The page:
NAR: Home sales, median price fall in second quarter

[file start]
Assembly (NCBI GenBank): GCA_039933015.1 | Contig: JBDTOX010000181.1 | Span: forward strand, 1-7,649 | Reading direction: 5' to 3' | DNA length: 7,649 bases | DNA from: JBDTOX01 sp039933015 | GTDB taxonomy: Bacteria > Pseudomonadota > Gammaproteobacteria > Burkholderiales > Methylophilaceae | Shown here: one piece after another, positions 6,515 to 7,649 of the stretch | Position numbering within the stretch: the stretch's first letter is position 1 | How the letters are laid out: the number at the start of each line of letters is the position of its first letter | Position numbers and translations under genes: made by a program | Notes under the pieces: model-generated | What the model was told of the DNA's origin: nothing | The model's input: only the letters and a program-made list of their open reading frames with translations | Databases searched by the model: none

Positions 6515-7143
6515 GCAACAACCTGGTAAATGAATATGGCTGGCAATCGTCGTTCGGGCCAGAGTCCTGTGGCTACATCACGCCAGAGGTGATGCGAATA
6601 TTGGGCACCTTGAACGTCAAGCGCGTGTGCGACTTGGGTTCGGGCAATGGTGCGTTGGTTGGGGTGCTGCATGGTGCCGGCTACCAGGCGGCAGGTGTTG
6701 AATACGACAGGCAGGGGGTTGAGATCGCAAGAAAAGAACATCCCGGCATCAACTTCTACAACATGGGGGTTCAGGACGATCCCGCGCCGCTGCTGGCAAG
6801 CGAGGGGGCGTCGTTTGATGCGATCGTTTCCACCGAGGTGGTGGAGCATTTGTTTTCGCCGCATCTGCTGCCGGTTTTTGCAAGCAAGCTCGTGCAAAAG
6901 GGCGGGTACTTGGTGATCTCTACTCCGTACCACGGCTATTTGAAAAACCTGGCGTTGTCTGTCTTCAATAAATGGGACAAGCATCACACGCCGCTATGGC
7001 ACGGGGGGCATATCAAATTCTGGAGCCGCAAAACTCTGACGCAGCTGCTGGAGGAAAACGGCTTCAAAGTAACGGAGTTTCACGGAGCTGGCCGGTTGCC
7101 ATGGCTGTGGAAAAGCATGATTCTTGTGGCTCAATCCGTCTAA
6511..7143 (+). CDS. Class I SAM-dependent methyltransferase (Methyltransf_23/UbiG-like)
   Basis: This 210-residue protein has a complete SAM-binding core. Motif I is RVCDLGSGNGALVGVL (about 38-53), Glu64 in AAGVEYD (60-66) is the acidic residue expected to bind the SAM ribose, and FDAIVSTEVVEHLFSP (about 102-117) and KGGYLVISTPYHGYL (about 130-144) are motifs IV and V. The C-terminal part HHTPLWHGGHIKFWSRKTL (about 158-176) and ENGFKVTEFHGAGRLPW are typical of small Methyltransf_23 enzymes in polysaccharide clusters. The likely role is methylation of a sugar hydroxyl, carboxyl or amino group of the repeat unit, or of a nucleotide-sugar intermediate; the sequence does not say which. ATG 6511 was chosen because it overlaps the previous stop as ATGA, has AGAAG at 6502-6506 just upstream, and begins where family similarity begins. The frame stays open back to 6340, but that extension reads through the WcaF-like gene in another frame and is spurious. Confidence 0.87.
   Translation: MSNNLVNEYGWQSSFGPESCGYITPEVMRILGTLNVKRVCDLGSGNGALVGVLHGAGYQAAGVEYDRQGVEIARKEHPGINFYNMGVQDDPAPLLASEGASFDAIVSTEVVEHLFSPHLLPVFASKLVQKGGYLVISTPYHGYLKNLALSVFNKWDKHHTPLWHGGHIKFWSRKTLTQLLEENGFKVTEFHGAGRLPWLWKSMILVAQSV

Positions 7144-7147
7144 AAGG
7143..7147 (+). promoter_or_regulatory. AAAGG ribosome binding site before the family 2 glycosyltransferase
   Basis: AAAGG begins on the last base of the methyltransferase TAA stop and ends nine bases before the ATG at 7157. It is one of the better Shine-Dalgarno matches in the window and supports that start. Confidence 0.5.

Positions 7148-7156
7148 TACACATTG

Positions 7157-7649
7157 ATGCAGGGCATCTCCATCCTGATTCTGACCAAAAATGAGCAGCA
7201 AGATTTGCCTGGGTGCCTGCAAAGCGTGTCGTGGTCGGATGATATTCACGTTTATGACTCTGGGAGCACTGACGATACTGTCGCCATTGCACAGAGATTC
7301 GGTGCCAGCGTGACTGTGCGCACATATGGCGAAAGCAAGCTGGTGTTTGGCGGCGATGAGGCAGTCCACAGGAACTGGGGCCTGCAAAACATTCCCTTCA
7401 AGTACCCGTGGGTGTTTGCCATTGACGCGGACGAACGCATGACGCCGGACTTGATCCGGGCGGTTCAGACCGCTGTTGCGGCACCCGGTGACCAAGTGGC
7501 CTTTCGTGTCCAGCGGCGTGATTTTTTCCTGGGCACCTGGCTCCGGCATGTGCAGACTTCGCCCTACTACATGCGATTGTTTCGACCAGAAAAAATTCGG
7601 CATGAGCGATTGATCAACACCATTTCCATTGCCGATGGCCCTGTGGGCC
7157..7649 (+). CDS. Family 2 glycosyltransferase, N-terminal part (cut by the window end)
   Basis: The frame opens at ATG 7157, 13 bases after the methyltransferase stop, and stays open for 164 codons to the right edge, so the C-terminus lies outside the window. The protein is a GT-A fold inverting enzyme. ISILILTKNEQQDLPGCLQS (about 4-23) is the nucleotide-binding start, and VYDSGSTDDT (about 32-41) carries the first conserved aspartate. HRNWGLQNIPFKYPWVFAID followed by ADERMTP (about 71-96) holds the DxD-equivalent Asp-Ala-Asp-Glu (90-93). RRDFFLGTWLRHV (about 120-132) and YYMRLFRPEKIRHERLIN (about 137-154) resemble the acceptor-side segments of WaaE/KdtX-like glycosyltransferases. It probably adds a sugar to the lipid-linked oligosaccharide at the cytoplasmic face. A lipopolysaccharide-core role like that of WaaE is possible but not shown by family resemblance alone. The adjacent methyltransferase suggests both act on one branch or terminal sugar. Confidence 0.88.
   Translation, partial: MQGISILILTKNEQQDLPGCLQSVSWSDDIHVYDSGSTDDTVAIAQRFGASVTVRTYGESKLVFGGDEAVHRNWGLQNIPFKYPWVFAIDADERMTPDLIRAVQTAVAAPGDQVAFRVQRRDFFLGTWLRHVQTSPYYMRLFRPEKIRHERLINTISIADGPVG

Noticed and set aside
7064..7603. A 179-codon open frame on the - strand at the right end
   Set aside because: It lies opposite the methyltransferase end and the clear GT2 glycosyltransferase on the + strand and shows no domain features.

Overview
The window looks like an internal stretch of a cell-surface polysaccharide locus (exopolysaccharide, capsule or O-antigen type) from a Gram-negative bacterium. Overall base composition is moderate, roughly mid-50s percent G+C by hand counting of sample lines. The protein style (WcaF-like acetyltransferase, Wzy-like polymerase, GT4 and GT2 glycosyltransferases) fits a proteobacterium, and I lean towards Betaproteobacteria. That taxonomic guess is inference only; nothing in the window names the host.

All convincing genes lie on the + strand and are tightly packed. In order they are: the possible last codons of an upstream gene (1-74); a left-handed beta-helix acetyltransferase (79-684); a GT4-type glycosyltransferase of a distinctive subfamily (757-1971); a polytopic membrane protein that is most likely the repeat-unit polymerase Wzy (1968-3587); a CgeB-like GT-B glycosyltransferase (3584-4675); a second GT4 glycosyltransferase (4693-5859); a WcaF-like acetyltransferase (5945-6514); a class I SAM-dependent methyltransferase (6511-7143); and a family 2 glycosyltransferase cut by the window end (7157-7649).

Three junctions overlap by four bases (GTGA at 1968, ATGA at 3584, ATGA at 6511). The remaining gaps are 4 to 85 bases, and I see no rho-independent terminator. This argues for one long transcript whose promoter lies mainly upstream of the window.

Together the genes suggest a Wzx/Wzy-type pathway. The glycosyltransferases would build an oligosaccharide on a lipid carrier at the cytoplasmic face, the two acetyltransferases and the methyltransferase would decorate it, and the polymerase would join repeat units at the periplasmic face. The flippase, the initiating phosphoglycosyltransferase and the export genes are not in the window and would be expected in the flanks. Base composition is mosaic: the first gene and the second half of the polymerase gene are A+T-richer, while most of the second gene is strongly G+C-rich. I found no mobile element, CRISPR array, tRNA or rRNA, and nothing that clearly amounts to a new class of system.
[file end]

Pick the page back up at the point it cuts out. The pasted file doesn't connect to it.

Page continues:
The median sales price of an existing home fell modestly in the second quarter as 27% of metropolitan areas experienced price gains from a year ago, the National Association of Realtors said Wednesday. The national median, existing single-family home price hit $171,900, during the second quarter, down 2.8% from $176,800 a year earlier. Distressed home sales accounted for one-third of sales in the second quarter, a decline from 39% last year. Several metro areas saw price increases, including Washington, San Antonio and Fargo, N.D. All of which are cities with stable markets. "Median home prices have been moving up and down in a relatively narrow range in many markets, which shows a stabilization trend," said Lawrence Yun, chief economist for NAR. He added median sales prices can be misleading since they include distressed properties. "The level of foreclosures, which can artificially depress median prices, can vary notably in given markets," Yun explained. "The annual price gauge smooths out the quarterly swings and has shown fairly stable price trends in most markets." NAR's Housing Affordability Index hit 176.6 in the second quarter, the third highest on record since the association began studying home affordability in 1970. Meanwhile, total existing home sales fell 5.4% to a seasonally adjusted rate of 4.86 million units in the second quarter, down from 5.14 million in the first quarter. NAR President Ron Phipps suggested tighter underwriting is hurting the recovery in housing. "It's frustrating for many creditworthy potential homebuyers to realize that when they're ready to make a move, banks remain risk averse," he said. "People with good jobs, long-term plans and who are willing to stay well within their means deserve an opportunity to realize their American dream of home ownership." Of the home sales made last quarter, 30% were cash buys. Investors dominated the cash-purchase transactions accounting for 19% of all second quarter sales, according to NAR. First-time homebuyers purchased 35% of the homes, down from 46% in the second quarter of last year. Write to: Kerri Panchuk.